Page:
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Prior to the Trump-Xi G20 Meeting on Trade, the U.S. Blacklists Five new Chinese companies on National Security Concerns

1 X US Blacklist Expands


On Thursday Patently Apple posted a report that included Apple's full letter to U.S. Trade Representative the Honorable Robert Lighthizer wherein they noted their opposition to the possible next round of tariffs on China that would directly hit the technology sector and specifically Apple hardware including their next-gen iPhones that would have a huge impact of Apple's revenues.


Tensions are rising prior to the meeting between U.S. President Trump and China's President Xi at the G20 Osaka Summit starting next Friday June 28. The US and China were on the verge of a historic trade deal with China when they back-tracked from provisions protecting U.S. Intellectual Property into law. Protecting U.S. Intellectual Property is important to all U.S. companies in the long run, even though many U.S. companies are upset about possible new tariffs in the short run.


The U.S. hit China with the first round of tariffs and published a blacklist of 67 Huawei Affiliates banned from access to U.S. suppliers. Other developments against Huawei were covered in one of our recent reports titled "Ostracizing Huawei."


Prior to the G20 meeting next week between President Trump and President Xi on trade, you would think that the U.S. would want to stay relatively quiet to calm things down. Instead, the New York Times is reporting that the U.S. has expanded their blacklist with five more Chinese tech firms over national security concerns.


The NYTimes reports that "The Trump administration added five Chinese entities to a United States blacklist on Friday, further restricting China’s access to American technology and stoking already high tensions before a planned meeting between President Trump and President Xi Jinping of China in Japan next week.


The Commerce Department announced that it would add four Chinese companies and one Chinese institute to an "entity list," saying they posed risks to American national security or foreign policy interests. The move essentially bars them from buying American technology and components without a waiver from the United States government, which could all but cripple them because of their reliance on American chips and other technology to make advanced electronics.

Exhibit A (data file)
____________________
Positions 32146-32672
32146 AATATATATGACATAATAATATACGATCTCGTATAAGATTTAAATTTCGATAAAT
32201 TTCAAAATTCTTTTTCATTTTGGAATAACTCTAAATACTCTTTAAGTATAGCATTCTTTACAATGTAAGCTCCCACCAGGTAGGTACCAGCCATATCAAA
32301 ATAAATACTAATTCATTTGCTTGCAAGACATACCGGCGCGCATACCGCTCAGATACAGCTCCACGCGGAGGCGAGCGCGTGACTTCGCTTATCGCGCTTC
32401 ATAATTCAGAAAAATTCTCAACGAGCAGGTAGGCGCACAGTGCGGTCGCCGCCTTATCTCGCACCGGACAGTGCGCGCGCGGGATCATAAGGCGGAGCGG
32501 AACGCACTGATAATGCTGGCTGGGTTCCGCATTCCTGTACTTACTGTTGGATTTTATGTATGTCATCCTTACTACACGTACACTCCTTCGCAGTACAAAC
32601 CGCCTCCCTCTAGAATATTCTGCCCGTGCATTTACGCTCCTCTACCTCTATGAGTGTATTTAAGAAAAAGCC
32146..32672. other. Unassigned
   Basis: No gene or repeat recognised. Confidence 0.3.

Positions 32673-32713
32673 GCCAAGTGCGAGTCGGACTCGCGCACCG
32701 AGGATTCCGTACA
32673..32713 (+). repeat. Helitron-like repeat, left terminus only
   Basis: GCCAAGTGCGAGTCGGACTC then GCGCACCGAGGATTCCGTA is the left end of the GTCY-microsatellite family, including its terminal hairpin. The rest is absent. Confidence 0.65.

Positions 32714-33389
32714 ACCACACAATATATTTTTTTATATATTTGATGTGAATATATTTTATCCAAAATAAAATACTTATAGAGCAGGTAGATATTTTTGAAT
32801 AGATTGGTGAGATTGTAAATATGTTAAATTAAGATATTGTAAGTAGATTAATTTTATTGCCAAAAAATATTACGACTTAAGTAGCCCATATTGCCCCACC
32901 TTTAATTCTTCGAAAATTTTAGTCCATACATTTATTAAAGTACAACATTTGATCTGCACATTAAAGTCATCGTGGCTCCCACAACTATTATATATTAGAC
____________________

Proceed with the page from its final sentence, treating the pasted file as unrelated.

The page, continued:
The entities are one of China’s leading supercomputer makers, Sugon; three subsidiaries set up to design microchips, Higon, Chengdu Haiguang Integrated Circuit and Chengdu Haiguang Microelectronics Technology; and the Wuxi Jiangnan Institute of Computing Technology.


These companies lead China’s development of high-performance computing, some of which is used in military applications like simulating nuclear explosions, the Commerce Department said.


In its current order, the Commerce Department highlights the next frontier in supercomputing: 'exascale' machines, which China, the United States and other nations are racing to build. They will be five times as fast as the fastest machine today — the Summit, which is housed at Oak Ridge and was built by IBM in a partnership with Nvidia.


In most cases, the computers rely on a mix of microchips from the American manufacturers Intel and Nvidia. By placing Sugon on the list, the Trump administration is effectively cutting it off from the tiny brains it needs to make the billions of calculations required to model weather patterns and support video apps and online shopping.


One of the blacklisted subsidiaries had formed a partnership with the American chip maker Advanced Micro Devices to create microchips that could satisfy security demands for Chinese government customers.


The restriction of additional companies could further complicate efforts to reach a trade deal. William Reinsch, a former United States trade official stated that "It’s ill timed. It clearly will be received negatively by the Chinese." For more on this, read the full New York Times report here.


In late May Patently Apple posted a report titled "China's Commerce Ministry Announces that it is set to Retaliate against the U.S. Huawei Affiliates Blacklist." Their list has yet to be made public – but could be triggered in the coming weeks if no progress is reached on trade by next weekend.  


Tech firms and their respective CEO's will be glued to developments that could emerge from the trade talks next week in Osaka. If the trade tide turns negative and new tariffs are announced, Apple's next-gen iPhone pricing could be severely impacted. Apple has warned the U.S. administration that if Apple is affected by new tariffs, their $350 billion investment in the U.S. could be scaled back. 


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